Lesson from US: money does not buy elections

Spending vast sums on elections is not an Indian speciality. The US just spent $7 billion in the latest election cycle, up from $5 billion in 2008, equally divided between the presidential and Congressional elections. Yet the outcome suggests that massive election spending is wasted money.

Cynics disagree. They say while Romney got corporate billions, Obama raised just as much through small contributions. This could mean that money matters, but the equality of money on both sides canceled out. However , a closer look suggests that money really does not matter much. Wrestling company tycoon Linda McMahon spent $100 million in two attempts (in 2010 and 2012) to become senator from Connecticut. She lost both times.

Last year, the US Supreme Court decreed that corporations , as groups of people, enjoyed the right of free speech, and could spend unlimited amounts to voice any opinions, bypassing laws limiting contributions to candidates . This opened the floodgates for massive corporate spending on “opinions” that became advertisements that aided candidates.

Corporates favoured Romney, naturally. So many wealthy donors swarmed to Romney’s pre-election party in Boston in private jets that they caused an aerial traffic jam! They contributed to organizations called super-PACs . The biggest super-PAC , controlled by Republican Karl Rove, spent $450 million on harnessing the best brains in advertising and marketing to attack Obama with TV ads. However, fears that this would enable corporations to buy the elections proved false.

The US has an electoral college system where the winner in any state carries all its electoral votes. So dollar-laden super-PACS focused on nine swing states that held the balance of power in the electoral college. Their spending in the final days was $10 million per day! Yet Obama won eight of the nine swing states, losing only North Carolina, a traditional Republican stronghold.

Obama had quarreled with Israeli PM Netanyahu. So, Romney flew to a much-publicised pre-election meeting with Netanyahu, buttressed by multi-million dollar ads in the US portraying Obama as a betrayer of Israel. Yet Obama’s share of the Jewish vote fell by no more than his share of the total vote. Money made no difference . So, is money totally irrelevant? Not totally. It cannot change the big picture, but can work at the margin. Politicians fear they might lose by just 0.5-1 % of the vote, and this small fraction can indeed be swayed by well-directed spending. Leftists think corporations buy legislators through contributions, but that’s contestable. Legislators from farm states support agricultural subsidies because of their farmer vote bank, not because they have been bought by agribusiness campaign contributors.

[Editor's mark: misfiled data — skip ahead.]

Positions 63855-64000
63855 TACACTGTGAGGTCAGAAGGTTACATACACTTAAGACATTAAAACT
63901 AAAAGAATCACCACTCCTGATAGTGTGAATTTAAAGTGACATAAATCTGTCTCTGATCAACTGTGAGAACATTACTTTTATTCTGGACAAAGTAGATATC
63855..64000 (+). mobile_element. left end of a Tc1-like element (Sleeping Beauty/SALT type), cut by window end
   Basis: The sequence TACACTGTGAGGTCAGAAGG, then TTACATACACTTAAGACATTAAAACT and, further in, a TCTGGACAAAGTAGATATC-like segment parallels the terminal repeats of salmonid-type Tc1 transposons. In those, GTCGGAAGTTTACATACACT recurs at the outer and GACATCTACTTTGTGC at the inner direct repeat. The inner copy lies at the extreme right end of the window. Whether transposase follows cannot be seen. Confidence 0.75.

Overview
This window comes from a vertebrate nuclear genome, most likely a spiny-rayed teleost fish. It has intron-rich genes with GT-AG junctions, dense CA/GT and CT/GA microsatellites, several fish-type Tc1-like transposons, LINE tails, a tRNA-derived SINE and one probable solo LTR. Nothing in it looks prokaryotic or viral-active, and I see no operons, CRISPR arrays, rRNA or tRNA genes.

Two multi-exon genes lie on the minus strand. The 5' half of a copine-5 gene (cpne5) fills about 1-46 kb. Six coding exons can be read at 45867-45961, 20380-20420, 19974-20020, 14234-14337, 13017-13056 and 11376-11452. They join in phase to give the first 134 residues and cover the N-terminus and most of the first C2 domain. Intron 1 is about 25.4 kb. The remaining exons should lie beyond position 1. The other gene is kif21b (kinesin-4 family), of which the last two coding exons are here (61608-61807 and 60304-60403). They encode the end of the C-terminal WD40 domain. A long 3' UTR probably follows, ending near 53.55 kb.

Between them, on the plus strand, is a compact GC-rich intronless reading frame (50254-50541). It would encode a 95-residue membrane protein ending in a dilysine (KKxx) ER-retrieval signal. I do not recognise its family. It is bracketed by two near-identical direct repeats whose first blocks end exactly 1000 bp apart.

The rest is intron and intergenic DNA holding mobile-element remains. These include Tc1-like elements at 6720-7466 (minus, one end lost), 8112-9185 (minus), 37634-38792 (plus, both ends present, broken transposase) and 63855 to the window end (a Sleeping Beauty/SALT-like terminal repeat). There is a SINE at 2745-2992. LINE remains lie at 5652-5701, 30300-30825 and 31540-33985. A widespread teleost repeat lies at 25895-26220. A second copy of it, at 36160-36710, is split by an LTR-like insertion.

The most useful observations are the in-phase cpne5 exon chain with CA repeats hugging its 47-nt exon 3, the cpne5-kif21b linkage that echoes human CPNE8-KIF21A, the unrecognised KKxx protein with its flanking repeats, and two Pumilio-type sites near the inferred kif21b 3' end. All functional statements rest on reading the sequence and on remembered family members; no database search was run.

Moreover, there is an old saying that a US senator is one who goes to contributors and eats their food, takes their money, sleeps with their daughters, and then does exactly as he pleases: and if he can’t do that, he’s not fit to be a senator! This is a gross exaggeration, but has a kernel of truth.

Indian politicians think the US example justifies big money in Indian elections. Even supposedly honest Indian politicians justify spending black money as a regrettable necessity. Well, basic electioneering costs several lakhs per constituency, but actual spending is in crores. Naveen Jindal said at an NCAER seminar that only 1% of the money made by politicians goes for elections: the rest is simply pocketed. He is both an industrialist and politician , so he should know. Indian history shows that, as in the US, you cannot buy elections. Incumbent governments have far more money (through extortion and favourgranting ) than the opposition, yet incumbents usually lose (save for outstanding performers).

In India, as in the US, politicians believe that money matters at the margin. Maybe, but that cannot justify the humungous crores spent illegally, let alone the humungous crores simply pocketed. In the US, millionaires spend their own money to enter politics. But in India, politicians enter politics to become millionaires, illegally. That’s why the connection between money and politics is so much more offensive in India.

This will not change till we have a police-judicial system that quickly convicts crooks after all appeals. In 1973, Spiro Agnew was slapped with corruption charges and made to resign although he was Vice-President of the US, no less! Wall Street kings like Bernie Madoff and Rajat Gupta plus corporate honchos like Enron’s Ken Lay and Worldcom’s Bernie Ebbers have been jailed. But in India influential people die of old age before getting convicted beyond all appeals. Until this changes, the role of money in politics will remain far murkier in India than in western democracies, even though politicians there are no angels.

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